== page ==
“Oakland teachers have set a one-day strike for March 24, an action that could shut down schools unless district officials make major concessions at the bargaining table, union officials said Wednesday.
The strike could leave parents scrambling for child care and force the financially strapped district to decide whether to keep schools open with administrators and support staff in classrooms or tell students to stay home.
Teachers who represent the union at the school sites cast the strike votes this week, and the result was overwhelmingly for the one-day walkout, an action the union’s general membership, which includes 2,700 teachers, authorized in January.
The union cannot legally strike until the completion of a fact-finding process and a report is issued, possibly as early as next week.
Negotiators have been trying to reach a contract agreement for two years. Union officials said the major sticking points at the bargaining table include pay, class size increases and proposed staff reductions in the adult education programs.
“Nobody wants to see (the strike) – teachers, parents – nobody wants to see it,” said Betty Olson-Jones, president of the 2,700-member Oakland Education Association. “We really hope this will send a clear signal to the district.”
District officials said such a signal is unnecessary.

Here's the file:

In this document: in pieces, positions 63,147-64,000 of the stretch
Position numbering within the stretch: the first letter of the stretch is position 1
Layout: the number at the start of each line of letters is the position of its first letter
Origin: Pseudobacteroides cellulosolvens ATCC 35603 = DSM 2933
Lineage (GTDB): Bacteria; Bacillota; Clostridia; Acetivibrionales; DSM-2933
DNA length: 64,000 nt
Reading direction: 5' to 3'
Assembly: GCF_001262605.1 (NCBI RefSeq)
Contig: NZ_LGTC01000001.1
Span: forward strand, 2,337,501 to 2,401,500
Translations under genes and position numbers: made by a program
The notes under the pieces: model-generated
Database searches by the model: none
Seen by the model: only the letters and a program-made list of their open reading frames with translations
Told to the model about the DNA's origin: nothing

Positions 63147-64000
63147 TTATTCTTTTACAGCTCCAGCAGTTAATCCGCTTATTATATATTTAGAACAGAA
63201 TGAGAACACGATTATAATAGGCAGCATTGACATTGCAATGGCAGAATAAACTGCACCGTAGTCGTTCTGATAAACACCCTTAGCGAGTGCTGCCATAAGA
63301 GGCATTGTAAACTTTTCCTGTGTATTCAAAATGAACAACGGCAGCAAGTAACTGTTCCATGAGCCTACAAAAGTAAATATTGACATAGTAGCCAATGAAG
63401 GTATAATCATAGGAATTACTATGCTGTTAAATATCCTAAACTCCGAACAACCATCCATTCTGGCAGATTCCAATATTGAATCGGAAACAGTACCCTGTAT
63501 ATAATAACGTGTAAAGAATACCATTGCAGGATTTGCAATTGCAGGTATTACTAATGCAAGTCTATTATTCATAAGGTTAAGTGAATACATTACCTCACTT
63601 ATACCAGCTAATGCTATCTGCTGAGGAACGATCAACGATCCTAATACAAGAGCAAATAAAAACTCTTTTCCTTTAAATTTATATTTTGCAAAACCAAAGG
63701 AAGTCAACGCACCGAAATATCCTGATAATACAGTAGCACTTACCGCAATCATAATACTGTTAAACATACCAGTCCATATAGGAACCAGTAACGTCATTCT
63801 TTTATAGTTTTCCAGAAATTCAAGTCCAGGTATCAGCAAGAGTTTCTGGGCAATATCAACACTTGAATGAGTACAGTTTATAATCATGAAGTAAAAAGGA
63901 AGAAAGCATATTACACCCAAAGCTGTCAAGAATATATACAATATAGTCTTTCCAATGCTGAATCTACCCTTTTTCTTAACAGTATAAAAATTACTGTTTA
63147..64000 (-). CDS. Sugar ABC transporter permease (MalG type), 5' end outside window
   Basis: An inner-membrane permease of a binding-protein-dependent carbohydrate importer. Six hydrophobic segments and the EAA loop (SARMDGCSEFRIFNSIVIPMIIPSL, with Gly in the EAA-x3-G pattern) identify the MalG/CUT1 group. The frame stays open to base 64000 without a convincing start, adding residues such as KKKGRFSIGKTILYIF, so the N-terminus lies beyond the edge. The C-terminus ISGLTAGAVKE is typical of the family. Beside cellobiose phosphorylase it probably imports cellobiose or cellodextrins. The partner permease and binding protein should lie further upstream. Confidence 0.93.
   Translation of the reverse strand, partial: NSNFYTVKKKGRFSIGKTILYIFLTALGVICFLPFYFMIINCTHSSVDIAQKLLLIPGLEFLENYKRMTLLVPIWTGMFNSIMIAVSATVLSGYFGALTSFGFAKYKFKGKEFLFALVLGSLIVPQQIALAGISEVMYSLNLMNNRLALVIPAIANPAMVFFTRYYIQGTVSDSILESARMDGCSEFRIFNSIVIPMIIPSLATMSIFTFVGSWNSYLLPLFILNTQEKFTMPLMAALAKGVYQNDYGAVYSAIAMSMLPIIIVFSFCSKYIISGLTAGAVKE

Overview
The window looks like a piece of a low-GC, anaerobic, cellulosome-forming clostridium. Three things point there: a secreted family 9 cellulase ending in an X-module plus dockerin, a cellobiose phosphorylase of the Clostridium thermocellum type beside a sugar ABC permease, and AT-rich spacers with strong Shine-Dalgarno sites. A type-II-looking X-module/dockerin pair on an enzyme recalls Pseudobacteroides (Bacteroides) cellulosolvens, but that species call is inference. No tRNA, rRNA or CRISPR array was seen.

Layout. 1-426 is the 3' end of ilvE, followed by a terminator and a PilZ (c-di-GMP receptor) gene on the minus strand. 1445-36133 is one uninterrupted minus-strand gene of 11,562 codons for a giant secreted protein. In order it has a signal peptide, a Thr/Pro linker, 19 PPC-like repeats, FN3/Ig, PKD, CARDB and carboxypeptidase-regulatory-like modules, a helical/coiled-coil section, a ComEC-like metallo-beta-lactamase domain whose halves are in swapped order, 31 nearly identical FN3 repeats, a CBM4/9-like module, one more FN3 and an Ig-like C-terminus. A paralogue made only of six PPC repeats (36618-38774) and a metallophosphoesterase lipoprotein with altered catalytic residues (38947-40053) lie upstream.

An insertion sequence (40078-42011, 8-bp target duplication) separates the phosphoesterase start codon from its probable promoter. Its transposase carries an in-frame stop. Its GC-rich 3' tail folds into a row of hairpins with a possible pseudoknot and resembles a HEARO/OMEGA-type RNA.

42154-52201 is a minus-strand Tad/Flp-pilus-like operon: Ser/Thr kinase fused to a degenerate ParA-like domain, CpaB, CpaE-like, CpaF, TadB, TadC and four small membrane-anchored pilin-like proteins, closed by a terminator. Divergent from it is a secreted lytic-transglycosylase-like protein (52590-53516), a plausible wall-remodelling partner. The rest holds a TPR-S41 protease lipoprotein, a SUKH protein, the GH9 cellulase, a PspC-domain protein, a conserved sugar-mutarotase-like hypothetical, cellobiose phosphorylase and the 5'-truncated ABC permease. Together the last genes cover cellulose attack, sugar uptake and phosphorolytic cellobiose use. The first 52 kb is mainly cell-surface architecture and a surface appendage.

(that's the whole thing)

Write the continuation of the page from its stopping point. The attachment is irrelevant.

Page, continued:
“We understand how serious they are,” said district spokesman Troy Flint. “We’ve both been working really hard to reach some kind of agreement.”
The two sides said Wednesday that they still hope to reach an agreement before the March 24 strike.
District administrators are expected to meet this week to decide what to do if the strike takes place. Flint said there would probably be an announcement next week to help families prepare.
The state is allowing districts to shorten the school year from a required 180 days to 175 to help cut costs this year. If the teachers strike, students wouldn’t have to make up the lost day, Flint said. It’s unclear whether the district would lose a day of state funding if class is canceled.
Olson said the union would call off the strike only if the fact-finding report is not finished or if the two sides reach a settlement that union negotiators feel they can take to their members.
“If we continue to stay so far apart, the strike is on,” she said.
Chabot Elementary School parent Craig Lauderdale said that the strike would probably cost his family hundreds of dollars in lost wages because of the need to stay home and take care of his children. “If we don’t work, we don’t get paid,” said Lauderdale, a longshoreman paid by the hour.
But he added that despite the financial hit, he would support the strike.
“I’ll be the first to say I support the teachers 150 percent,” he said.”
E-mail Jill Tucker at email@example.com.